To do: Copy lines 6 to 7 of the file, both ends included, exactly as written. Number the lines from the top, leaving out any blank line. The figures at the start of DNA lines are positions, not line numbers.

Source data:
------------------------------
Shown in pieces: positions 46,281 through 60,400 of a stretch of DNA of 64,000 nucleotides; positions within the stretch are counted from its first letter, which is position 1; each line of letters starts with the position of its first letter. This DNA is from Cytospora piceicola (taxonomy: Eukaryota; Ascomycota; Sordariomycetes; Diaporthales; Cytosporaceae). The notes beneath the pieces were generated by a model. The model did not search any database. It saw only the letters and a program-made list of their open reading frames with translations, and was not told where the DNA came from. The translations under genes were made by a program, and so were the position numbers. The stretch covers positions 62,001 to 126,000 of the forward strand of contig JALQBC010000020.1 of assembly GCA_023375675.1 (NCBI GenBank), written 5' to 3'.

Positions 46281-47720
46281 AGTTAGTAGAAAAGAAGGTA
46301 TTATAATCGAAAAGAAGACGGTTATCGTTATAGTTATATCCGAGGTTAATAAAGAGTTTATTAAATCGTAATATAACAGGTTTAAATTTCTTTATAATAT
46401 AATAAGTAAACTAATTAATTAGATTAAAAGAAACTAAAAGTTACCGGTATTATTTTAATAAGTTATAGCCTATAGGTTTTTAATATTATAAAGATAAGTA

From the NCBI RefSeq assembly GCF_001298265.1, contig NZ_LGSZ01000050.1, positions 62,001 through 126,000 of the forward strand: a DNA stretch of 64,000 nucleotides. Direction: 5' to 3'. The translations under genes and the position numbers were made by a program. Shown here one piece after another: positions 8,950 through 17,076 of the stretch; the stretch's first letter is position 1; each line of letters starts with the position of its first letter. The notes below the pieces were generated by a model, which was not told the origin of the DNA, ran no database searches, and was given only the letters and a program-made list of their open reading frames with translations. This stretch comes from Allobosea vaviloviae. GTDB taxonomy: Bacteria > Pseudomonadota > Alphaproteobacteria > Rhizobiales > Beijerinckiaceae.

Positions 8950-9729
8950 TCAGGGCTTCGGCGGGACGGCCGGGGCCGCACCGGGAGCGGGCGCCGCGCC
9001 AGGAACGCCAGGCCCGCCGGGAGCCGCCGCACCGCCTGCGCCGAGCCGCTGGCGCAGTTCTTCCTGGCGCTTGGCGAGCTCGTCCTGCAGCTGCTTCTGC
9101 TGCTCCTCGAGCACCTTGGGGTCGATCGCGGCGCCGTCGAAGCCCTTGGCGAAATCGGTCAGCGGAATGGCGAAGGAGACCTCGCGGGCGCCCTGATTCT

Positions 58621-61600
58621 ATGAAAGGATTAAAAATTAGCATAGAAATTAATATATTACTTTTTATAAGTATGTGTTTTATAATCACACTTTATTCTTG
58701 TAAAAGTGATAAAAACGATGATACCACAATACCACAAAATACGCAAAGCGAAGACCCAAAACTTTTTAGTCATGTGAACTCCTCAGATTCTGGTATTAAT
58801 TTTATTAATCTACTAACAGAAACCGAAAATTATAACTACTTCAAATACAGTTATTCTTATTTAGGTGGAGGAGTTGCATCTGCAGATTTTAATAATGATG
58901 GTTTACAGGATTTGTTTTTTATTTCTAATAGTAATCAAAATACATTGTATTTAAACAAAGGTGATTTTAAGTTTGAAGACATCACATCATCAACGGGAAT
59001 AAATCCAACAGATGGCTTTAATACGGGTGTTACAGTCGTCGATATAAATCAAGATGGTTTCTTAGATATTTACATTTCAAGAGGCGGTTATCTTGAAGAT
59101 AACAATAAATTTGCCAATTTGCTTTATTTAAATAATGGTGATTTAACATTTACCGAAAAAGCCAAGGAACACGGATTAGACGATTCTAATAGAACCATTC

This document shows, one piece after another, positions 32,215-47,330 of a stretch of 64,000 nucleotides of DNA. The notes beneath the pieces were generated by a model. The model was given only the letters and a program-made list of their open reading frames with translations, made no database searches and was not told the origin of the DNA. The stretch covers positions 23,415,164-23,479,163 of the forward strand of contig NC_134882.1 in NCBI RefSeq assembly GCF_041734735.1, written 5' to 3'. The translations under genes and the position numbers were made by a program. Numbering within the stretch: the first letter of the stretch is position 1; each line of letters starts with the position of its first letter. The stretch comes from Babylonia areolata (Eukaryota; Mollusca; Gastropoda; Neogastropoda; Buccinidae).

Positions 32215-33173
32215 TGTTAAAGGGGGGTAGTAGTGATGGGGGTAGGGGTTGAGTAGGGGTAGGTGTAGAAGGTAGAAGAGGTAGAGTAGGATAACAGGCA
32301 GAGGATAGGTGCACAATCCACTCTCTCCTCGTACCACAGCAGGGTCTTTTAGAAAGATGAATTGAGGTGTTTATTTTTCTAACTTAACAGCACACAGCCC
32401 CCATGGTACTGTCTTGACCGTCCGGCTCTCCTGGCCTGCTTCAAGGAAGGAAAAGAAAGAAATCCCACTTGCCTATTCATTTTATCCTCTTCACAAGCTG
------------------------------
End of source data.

From the NCBI RefSeq assembly GCF_001298265.1, contig NZ_LGSZ01000050.1, positions 62,001 through 126,000 of the forward strand: a DNA stretch of 64,000 nucleotides. Direction: 5' to 3'. The translations under genes and the position numbers were made by a program. Shown here one piece after another: positions 8,950 through 17,076 of the stretch; the stretch's first letter is position 1; each line of letters starts with the position of its first letter. The notes below the pieces were generated by a model, which was not told the origin of the DNA, ran no database searches, and was given only the letters and a program-made list of their open reading frames with translations. This stretch comes from Allobosea vaviloviae. GTDB taxonomy: Bacteria > Pseudomonadota > Alphaproteobacteria > Rhizobiales > Beijerinckiaceae.

Positions 8950-9729